The software needs to be improved
Despite careful care and maintenance, it can happen that the software itself needs to be fundamentally improved. There are various reasons for this: One example are technologies that were used in the realization of the software. Technologies, whether open source or commercial, are themselves subject to a lifecycle. If a technology is no longer being developed further or if it is simply not possible to find experienced developers, companies are forced to replace such a technology. Another reason may relate to the internal quality of legacy systems. Software is subject to a continuous erosion process in which the internal quality of the software can deteriorate successively. A degenerating structure of the system, accumulation of technical debt, increase of code duplicates, departure of knowledge carriers, or lack of documentation can be important factors. Drastically deteriorating maintainability, decreasing stability, and longer release cycles are typical effects. In addition, deficiencies in runtime quality may be reasons that make it necessary to improve legacy software. Such deficiencies must be considered particularly critical because they are noticeable to the end users when they use the software. Examples include poor performance, security gaps, or a poor user experience. These deficiencies can have a serious impact on the success of the software product.
New opportunities are to be exploited
Technologies and business models are evolving continuously. For a company to be successful, it is crucial to continuously check such new developments and examine them with regard to the further development of its products. Offering software in the form of Software-as-a-Service or establishing a Digital Ecosystem are examples of modern business models that have a formative influence on a company’s system landscape. Technological innovations include, for example, cloud and serverless computing, Machine Learning, or diverse new communication technologies such as 5G. These evolutions often necessitate a fundamental modernization of legacy systems, which frequently also affects the organization of the company itself.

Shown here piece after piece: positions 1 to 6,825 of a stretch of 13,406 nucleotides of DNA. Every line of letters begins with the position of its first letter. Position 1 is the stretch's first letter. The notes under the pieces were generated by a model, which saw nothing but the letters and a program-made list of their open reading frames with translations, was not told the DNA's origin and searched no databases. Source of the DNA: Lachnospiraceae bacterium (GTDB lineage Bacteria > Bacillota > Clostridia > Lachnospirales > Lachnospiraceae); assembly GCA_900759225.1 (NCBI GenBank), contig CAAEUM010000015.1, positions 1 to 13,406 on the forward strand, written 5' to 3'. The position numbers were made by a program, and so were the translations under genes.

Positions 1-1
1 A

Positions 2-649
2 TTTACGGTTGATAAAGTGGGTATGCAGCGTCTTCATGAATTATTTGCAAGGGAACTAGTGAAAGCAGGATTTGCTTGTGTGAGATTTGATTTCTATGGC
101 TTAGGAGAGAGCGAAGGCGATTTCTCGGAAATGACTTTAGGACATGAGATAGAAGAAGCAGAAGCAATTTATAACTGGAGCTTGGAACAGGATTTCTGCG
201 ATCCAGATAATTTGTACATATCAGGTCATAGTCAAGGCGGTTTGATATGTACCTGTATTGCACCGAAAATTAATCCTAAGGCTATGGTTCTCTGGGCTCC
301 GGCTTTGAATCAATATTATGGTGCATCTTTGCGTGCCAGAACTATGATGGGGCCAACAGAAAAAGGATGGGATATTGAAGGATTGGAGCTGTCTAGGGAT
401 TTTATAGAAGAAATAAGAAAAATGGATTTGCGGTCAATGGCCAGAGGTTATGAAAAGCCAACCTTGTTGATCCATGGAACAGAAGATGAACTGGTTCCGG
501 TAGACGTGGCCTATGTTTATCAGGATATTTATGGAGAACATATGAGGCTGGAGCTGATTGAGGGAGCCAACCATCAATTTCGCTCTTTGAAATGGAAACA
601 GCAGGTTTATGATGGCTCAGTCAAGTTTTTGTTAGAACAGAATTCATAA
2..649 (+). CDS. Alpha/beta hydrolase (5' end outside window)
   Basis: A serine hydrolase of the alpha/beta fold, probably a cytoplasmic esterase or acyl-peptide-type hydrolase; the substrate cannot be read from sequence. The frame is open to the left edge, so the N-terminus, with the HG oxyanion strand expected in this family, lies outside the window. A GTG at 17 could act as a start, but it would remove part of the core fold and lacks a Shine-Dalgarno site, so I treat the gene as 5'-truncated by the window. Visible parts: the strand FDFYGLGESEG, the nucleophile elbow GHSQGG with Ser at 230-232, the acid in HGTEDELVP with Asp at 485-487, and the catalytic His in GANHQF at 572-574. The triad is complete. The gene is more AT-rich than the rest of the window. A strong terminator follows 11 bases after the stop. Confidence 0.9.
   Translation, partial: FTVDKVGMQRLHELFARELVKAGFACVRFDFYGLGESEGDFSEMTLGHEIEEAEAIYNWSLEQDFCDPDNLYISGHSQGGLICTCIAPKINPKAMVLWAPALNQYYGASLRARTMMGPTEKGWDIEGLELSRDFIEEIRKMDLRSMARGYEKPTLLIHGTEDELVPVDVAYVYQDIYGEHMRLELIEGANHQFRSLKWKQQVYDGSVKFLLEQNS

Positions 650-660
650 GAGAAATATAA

Costs are to be reduced
Many legacy systems are still operated on cost-intensive hardware or in expensive execution environments. In the banking and insurance sectors, for example, mainframe systems are often still in use. Many companies are therefore looking to operate on commodity hardware or in the cloud in order to reduce costs. In most cases, such a change of the execution environment also entails a fundamental technological modernization of the legacy systems in question. In development, too, there may be numerous undesired cost drivers. For example, the acquisition of companies that bring their own applications with them, or “historical reasons” often lead to the situation that a company has several applications for the same use case or even completely separate variants of the same product. Maintaining and further developing these in parallel requires a lot of effort and is expensive. In such cases, companies strive for consolidations, i.e., modernization projects in which systems and components are merged or replaced in order to reduce the costs caused by multiple developments. This often calls for product line or modular approaches.
Time-to-market is to be improved
Time-to-market, i.e., the point in time and the intervals at which new solutions and functionalities are available, is becoming ever more important for successful survival on the market. This is particularly true for Digital Ecosystems. Successful companies today use Continuous Integration and Continuous Delivery approaches to release new features in their applications several times a day. In the process, they try out new functionalities, make experiments, collect data, and continuously reinvent their applications. And so the expectations of customers and users grow as well. Such speed poses a special challenge for almost all areas of development, testing, deployment, and operation of the system for a company. The establishment of such a release cycle therefore often requires profound modernization, not only of the application itself, but also of the organization as well as the processes and tools used by the company.
Opportunities are to be seized
Modernizations of legacy systems are more often than not driven by constraints. Nevertheless, it is advisable to see modernization not only as a necessary evil, but also as an opportunity to position the legacy system and the entire company well for the future. New technological developments, e.g., in the sense of comprehensive networking, Machine Learning or Augmented Reality methods, as well as innovative business models open up numerous new possibilities. In addition, modernization offers the opportunity to rethink fundamental assumptions and throw unnecessary ballast overboard.
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